Community Research and Development Information Service - CORDIS

Final Report Summary - UPECBCG (Cellular and molecular mechanisms of bladder immune responses to uropathogens and therapeutics)

This project addressed mechanisms of innate and adaptive mucosal immunity, including how specific innate immune cell populations shape the initiation and development of immunity and how immunotherapeutic approaches alter the host response to improve immunity. To answer these questions, we studied urinary tract infection (UTI) and immunotherapy for non-muscle invasive bladder cancer (NMIBC). These diseases are highly prevalent, with major health care-associated costs. Exploring these two different diseases will broaden our understanding of mucosal immunity from a unique barrier organ, enable us to test cross-disciplinary concepts in a single tissue, such as the application of cancer immunotherapy as non-antibiotic therapy for recurrent infection, and provide a foundation for further therapeutic innovation.
Within the context of this project, we identified innate immune components shaping host response to UTI through novel approaches, such as bladder tissue multi-analyte analysis and cytometry and fluorescent uropathogens, to address why UTI recur in up to 25% of all women. We showed that immune cells, including monocytes, or MAIT cells (with Dr. Olivier Lantz, Institut Curie), contribute to resolution of infection. We reported that macrophages are the most populous bladder resident immune cell and the cell type phagocytizing a majority of bacteria early in UTI. We found that adaptive immunity, dependent on DCs and T cells, develops during UTI, but does not confer sterilizing immunity to challenge infection. We observed improved, T cell dependent protection after transient resident macrophage depletion and concomitant increased bacterial uptake by DCs.
We also dissected Gram-positive (G+) uropathogen pathogenesis and defined a preventative approach for catheter-associated UTI. Uropathogenic E. coli (UPEC) is the primary cause of UTI, however G+ bacteria, which are frequently overlooked in polymicrobial UTI, induce significant morbidity. They are particularly important in catheter-associated UTI, the most common hospital-associated infection. Together with Dr. Kimberly Kline (NTU, Singapore) we showed that G+ E. faecalis promotes immune suppression in the bladder to enhance infection by other microbes. In an indwelling catheter-associated UTI model, we demonstrated that a single, short-acting prophylactic dose of antibiotics inhibits bladder and catheter colonization by UPEC and E. faecalis.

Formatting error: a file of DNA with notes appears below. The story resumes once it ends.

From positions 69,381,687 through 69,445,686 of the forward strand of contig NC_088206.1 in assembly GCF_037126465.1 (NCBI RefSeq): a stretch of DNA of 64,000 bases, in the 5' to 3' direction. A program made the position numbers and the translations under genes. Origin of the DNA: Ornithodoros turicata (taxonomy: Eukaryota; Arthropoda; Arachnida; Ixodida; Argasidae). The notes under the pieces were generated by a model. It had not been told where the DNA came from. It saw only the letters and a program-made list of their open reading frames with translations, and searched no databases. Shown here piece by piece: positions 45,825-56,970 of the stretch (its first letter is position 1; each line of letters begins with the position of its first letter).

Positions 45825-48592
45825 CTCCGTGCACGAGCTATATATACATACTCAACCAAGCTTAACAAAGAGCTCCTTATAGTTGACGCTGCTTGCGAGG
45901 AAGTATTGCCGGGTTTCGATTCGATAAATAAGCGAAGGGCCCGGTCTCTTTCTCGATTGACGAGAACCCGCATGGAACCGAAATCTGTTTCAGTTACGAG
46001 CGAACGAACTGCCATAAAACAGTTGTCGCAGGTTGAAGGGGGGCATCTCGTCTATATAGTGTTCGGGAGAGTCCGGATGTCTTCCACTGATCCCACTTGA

Finally, we identified mechanisms to optimize preclinical and clinical responses to bladder cancer immunotherapy. BCG immunotherapy has been used for 40 years to induce specific tumor immunity in bladder cancer, however clinically available BCG strains differ at the genetic level. We tested the impact of these differences on induction of immunity, finding that the BCG Connaught strain drives stronger beneficial Th1-biased responses, and greater BCG-specific CD8+ T cell priming and T cell infiltration in mice compared to BCG Tice. In patients, 5-year tumor recurrence-free survival was 75% in those treated with BCG Connaught compared to 46% in Tice-treated patients. Patients do not always benefit from BCG, however, and additional immunotherapeutic approaches are needed. In a subcutaneous tumor model, we found that inhibiting the enzyme CD26 (which inactivates chemokines by cleavage) preserves the agonist form of CXCL10, increases T cell infiltration to tumor sites, and enhances tumor rejection in combination with immune checkpoint inhibiton.
Take together, these data show a complex interplay among immune cells in the bladder and reveal novel targets, such as macrophages or CD26, to enhance protective immunity to UTI or improve response to therapy in cancer. This work has also led to a greater appreciation of G+ organisms in UTI, established that uropathogens can directly manipulate bladder immunity, and proposed a preventative approach for a major public health concern.

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Life Sciences
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